Graduate Students and Tuition Tax Benefits

Since President Clinton first enacted tax credits for college tuition in the late 1990s, lawmakers have expanded these policies, which now amount to over $20 billion in annual aid. While these benefits are commonly described as helping families pay for college, which usually means a two-year or four-year degree, they also apply to graduate and professional education. 

These students are eligible for two tuition tax benefits that undergraduates may also claim: the $2,000 Lifetime Learning Credit (the Lifetime Credit) and the $4,000 Tuition and Fees Deduction (the deduction). In Graduate Students and Tuition Tax Benefits we analyze which graduate students can claim these benefits and how much they can claim, revealing some little-known facts. Some of the key findings are: 

  • A greater share of graduate students are eligible for tax benefits as compared to undergraduates; 
  • Over half of graduate students earning above $106,000 were eligible for a tax benefit, which is 3.8 percent of graduate students; 
  • Students pursuing degrees linked to public service, such as a master’s of education or social work, have the highest rates of eligibility at nearly 90 percent, while those enrolled in research PhD programs have the lowest rate of eligibility at 49 percent; 
  • Graduate students attending for-profit schools qualify for the largest benefits, compared with students at public and nonprofit schools;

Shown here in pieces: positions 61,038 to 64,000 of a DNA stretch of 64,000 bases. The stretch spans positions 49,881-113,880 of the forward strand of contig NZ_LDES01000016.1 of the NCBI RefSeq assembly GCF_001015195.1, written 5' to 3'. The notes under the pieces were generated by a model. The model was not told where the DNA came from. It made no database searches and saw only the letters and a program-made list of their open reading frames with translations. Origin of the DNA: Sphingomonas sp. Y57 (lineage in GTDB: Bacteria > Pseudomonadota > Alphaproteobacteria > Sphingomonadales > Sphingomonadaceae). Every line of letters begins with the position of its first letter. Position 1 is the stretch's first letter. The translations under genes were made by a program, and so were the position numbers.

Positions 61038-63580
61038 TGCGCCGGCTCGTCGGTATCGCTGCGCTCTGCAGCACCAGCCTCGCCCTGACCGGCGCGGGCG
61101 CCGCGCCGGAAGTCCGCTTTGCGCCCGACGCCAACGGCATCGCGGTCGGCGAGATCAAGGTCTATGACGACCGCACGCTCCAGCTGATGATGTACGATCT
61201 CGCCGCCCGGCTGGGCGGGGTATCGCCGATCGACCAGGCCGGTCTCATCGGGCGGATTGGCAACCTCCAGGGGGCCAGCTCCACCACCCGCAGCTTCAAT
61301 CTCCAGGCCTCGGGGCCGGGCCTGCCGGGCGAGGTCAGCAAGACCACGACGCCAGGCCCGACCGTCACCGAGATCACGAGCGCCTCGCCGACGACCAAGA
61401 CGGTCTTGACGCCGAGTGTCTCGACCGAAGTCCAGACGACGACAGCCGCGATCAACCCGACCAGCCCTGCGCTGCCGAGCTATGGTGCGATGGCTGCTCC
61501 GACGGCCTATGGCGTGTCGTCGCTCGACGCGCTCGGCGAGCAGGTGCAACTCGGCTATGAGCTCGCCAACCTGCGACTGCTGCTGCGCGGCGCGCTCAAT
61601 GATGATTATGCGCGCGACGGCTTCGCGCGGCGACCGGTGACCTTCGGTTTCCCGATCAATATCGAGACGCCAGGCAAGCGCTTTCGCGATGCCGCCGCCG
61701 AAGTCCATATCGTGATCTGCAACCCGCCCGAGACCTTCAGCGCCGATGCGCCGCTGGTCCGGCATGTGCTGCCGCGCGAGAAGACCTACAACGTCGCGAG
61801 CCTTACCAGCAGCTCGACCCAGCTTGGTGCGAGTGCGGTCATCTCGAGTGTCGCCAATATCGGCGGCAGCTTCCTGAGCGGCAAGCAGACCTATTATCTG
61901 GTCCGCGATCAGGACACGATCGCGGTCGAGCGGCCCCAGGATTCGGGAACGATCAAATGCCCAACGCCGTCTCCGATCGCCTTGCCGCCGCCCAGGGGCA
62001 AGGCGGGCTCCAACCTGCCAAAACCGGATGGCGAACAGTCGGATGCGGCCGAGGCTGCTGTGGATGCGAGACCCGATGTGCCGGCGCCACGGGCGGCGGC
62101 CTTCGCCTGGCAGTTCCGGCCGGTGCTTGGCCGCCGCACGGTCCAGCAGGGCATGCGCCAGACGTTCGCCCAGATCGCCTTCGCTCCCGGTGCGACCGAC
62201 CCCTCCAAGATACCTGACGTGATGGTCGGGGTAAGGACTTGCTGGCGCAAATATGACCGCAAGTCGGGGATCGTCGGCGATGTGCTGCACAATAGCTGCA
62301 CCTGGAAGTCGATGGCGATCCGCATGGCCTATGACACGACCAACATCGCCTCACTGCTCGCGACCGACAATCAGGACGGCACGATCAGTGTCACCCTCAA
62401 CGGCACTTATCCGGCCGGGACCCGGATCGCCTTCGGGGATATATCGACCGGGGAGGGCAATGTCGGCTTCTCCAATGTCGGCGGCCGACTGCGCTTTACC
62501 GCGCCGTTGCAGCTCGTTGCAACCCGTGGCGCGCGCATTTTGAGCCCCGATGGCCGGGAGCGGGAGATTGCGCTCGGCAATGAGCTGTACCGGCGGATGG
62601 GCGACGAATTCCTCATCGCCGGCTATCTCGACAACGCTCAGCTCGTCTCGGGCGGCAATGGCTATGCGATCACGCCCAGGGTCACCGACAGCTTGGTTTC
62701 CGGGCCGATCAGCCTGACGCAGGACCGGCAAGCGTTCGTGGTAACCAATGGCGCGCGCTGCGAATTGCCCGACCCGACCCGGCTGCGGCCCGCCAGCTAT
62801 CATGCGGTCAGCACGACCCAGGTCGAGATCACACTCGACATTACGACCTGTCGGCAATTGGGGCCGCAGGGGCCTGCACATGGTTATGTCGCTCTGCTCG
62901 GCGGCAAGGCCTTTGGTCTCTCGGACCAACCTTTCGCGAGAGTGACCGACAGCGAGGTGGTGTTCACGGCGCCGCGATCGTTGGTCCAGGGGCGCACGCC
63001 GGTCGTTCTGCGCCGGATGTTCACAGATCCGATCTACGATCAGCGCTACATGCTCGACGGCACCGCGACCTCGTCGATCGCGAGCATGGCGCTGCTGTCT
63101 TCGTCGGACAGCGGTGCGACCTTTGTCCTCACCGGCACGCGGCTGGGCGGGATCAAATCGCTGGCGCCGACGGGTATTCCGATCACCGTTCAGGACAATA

• Undergraduates are eligible for much larger tax benefits than graduate students on average, because they may claim the American Opportunity Tax Credit and graduate students cannot. Should the AOTC expire in 2017 as scheduled, tax benefits for the two groups would move close to parity, although higher income graduate students would qualify for slightly larger benefits than undergraduates in that category; 
  • Graduate students who work while attending school are more likely to qualify for tax benefits and receive larger-than-average tax benefits because their earnings are high enough that they have more federal tax liability to offset. Students who generally attend full-time, such as law students, have some of the lowest rates of eligibility for tax benefits.

The full report can be accessed here.

ATTACHMENT:

Graduate Students and Tuition Tax Benefits

Authors:

Kim Dancy is a senior policy analyst with the Education Policy program at New America. She works with the higher education team, where she conducts original research and data analysis on higher education issues, including federal funding for education programs.

Jason Delisle is the former director of the Federal Education Budget Project, which is part of the Education Policy program at New America.